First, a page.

Singapore— Manpower Minister Josephine Teo said what sets the current economic downturn apart from previous ones is that this time, the job market has not felt the effect quite so badly and that good employment opportunities can still be found in certain sectors.
She described the present condition as “persistent showers but with pockets of sunshine” when speaking to members of the press on November 27, Wednesday, ahead of the latest Manpower Ministry’s Labour Force in Singapore Advance Release, according to a report from TODAY.
The release shows the resident employment rate was 80.8 percent last June, which is higher than last year’s rate of 80.3 percent. More residents have been finding employment in the professional services, financial and insurance services sectors.
Additionally, according to the Manpower Minister, firms have continued to hire and add jobs to the economy, even though economic growth has only been a small margin over 0 percent and the number of retrenchments has in fact been on the rise.
She said, “This time round, I think it is harder to characterise what’s going on, but I think we want to characterise it properly, so as not to cause our job seekers to lose hope.”
Ms Teo compared the current situation to the global financial crisis of 2009. “At the time, a regular year’s retrenchment for Singapore was around 15,000, and analysts were projecting 2009 job losses to hit 100,000. So (it was a) really sudden downpour, a thunderstorm. You don’t see that today. No analyst is coming up to make this kind of outlandish projection.”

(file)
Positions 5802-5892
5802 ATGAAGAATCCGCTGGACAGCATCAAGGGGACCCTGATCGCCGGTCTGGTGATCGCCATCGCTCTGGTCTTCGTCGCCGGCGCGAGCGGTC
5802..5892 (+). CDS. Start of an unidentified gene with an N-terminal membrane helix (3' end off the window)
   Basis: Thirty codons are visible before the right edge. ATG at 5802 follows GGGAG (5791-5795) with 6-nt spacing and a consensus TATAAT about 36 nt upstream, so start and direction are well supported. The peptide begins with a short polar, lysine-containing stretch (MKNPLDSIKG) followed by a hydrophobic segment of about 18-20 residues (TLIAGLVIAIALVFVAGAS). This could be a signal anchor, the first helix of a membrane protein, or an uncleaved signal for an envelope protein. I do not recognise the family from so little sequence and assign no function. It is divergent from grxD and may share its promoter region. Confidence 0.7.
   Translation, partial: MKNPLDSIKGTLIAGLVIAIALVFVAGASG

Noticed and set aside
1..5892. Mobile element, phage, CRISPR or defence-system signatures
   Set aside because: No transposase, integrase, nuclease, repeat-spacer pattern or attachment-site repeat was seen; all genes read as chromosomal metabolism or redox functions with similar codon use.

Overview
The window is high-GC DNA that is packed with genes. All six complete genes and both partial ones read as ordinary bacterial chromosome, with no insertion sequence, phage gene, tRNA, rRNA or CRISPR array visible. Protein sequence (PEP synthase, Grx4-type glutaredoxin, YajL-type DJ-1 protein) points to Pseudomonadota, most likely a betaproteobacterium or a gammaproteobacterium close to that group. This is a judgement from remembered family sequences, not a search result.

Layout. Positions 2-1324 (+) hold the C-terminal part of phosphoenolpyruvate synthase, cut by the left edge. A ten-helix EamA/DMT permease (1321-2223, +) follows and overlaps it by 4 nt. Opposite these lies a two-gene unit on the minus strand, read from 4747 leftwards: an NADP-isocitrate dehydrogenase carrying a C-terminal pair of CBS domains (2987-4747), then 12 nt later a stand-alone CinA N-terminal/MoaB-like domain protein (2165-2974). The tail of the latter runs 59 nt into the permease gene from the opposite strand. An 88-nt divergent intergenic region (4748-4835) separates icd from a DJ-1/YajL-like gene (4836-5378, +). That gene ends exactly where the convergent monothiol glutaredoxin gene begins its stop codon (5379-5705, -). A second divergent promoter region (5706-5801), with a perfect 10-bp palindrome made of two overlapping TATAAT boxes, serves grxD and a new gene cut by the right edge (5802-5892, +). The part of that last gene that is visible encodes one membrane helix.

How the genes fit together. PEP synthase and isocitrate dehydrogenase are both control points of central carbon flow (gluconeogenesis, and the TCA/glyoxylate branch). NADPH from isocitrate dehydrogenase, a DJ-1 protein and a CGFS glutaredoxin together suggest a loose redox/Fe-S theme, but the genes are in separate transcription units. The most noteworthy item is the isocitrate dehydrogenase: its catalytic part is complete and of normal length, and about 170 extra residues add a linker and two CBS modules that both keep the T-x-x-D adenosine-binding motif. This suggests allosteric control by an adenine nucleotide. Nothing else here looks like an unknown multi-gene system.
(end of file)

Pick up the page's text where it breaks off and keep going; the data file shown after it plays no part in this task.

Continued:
In the same way, financial crises in 1998, 2001 and 2003 had been “very, very frightening years” for the country.
This time, she says, things are not the same, due to the opportunities at hand. “But actually if you compare today to those years, I think it’s not the same. There are difficulties but there are also opportunities at this time.”
But Ms Teo also acknowledged that the Government should find better channels to direct people seeking employment to where available jobs are, in order to address the disconnect between the feeling on the ground that jobs are not readily available, and its statistics that show the rise in employment.
“And I think we also keep in mind that at any one time our unemployment is maybe about 3 percent. Now even with a resident workforce of 2.3 million, 3 percent is still about 60,000 people. So, for 60,000 people to tell you that they haven’t seen the jobs, it’s not so surprising itself. But weigh that against the 97 percent who are in jobs, you also can reflect their views.”
According to the labour force report, manufacturing has been the among hardest hit of all the sectors, while community, social and personal services, professional services , information and communications, financial services and food and beverage sectors show the biggest growth.
Between June 2018 and June 2019, 41,700 Singaporean residents were hired in the sectors mentioned above.
“Headline figures sometimes make people worried, and they give people the impression that the vacancies are not there, the job opportunities have closed up.
But… there are many companies that will tell you that they are still very short of people.”
The hard-hit manufacturing sector filled 6,000 vacancies in June, she added.
The Manpower Minister said that the Government would continue to do its part in all this. “That will remain our focus: help people enter into jobs where there is potential for growth, where there’s potential for advancement,” TODAY adds. -/TISG
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